These symptoms are not something I’ve noticed in other patients despite being in many years of therapy with literally hundreds of people with BPD, which is one reason (along with many others) why I wonder if I’ve been misdiagnosed. My sensory issues are so pervasive and distressing, and are often met with confusion and blank “this person is really weird” looks from therapists when I try to describe them.

  6. I can totally empathise with your sensory issues. Just reading about some of them makes my fingertips tingle, thinking of the lights, I shield my arm over half of my sight, as if to cut the glare. I’m only new to describing things associated with ASD, not sure if phobia is something I would use to describe anything yet. I’ve only recently discovered ASD criteria, I had no idea I could have had so many experiences living that share so much with it. Each day brings new discoveries. It’s kind of cool but also feels pretty full on, hence I am writing this at 3.55am, I couldn’t sleep.

  7. Speaking as someone with Asperger’s it is easy for me to assume my thoughts are fact, for instance I might interpret what people say wrong or not get that they are being sarcastic. From what I’ve read about PD’s people who are classed as having BPD interpret their feelings as fact. Maybe our problems stem from both confusing things but from different angles.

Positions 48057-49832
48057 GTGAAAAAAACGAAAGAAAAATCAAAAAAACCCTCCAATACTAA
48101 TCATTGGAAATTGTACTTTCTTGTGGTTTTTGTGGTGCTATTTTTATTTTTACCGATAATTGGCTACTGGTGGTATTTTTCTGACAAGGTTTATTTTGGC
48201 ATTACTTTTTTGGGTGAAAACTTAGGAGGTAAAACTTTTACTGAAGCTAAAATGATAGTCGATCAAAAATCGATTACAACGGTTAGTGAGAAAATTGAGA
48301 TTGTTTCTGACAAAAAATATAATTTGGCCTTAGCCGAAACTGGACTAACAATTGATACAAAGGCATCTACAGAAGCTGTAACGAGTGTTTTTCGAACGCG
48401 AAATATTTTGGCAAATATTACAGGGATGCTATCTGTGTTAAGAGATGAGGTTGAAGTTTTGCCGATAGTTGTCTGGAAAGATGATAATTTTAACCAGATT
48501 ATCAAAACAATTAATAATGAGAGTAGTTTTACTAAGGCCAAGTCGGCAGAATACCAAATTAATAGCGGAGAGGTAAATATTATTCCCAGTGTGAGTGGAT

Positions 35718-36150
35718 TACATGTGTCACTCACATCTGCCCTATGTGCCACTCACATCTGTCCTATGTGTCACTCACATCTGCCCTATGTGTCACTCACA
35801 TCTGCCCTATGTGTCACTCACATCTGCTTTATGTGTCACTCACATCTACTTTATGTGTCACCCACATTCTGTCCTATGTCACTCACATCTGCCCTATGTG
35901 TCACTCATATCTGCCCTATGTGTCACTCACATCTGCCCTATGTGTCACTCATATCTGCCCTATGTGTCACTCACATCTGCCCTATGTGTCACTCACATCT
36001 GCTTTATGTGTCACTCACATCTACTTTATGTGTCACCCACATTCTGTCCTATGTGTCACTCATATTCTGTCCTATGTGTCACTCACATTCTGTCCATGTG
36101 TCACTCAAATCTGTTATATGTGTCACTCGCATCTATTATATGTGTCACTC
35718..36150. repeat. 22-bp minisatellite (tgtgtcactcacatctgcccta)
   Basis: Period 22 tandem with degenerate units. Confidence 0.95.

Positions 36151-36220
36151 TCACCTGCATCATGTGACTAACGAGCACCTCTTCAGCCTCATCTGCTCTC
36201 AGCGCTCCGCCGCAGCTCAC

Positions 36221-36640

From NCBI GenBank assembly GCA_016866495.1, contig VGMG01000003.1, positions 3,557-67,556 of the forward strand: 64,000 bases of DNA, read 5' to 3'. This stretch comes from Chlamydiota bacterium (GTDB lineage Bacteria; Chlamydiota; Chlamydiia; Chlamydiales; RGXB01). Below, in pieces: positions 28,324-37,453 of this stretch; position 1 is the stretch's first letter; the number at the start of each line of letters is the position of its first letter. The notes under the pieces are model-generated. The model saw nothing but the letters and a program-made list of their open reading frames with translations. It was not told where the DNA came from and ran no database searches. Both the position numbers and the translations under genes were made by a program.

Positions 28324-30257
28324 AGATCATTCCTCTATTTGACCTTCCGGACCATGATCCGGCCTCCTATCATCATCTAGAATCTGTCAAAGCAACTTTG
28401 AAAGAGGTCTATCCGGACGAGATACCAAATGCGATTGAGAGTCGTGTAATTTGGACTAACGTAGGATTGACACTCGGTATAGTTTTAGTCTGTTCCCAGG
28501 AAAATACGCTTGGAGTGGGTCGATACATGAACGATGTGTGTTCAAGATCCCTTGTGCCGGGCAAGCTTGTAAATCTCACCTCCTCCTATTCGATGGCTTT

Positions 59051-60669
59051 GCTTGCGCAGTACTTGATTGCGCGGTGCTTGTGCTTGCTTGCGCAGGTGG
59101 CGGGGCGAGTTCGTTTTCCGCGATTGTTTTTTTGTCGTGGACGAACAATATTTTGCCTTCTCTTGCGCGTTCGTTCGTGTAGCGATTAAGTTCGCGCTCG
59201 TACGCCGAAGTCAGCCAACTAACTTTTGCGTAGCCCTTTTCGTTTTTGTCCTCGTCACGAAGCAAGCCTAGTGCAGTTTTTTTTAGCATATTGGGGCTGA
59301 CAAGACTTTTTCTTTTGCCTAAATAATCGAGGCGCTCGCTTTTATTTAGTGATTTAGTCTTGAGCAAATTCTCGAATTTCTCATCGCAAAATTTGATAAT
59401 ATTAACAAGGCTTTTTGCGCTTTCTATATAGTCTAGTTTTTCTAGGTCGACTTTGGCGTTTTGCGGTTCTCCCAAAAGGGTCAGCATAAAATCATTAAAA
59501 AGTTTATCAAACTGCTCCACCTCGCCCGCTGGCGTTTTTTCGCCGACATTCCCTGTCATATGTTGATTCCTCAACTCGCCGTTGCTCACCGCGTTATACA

• I think the problem lies in not being able to read ones own emotions very well. Which makes it near impossible to recognise other peoples, so you do find yourself in your own bubble and unable to interpret things properly. For instance you might have a really strong emotion you assume is anger, but were you able to read the signs and other people correctly it could actually be anxiety over something specific that has happened, like something has changed you don’t like. Those with Borderline are probably a little less black and white and more open to interpretation when they receive help for it, but the two certainly could look similar.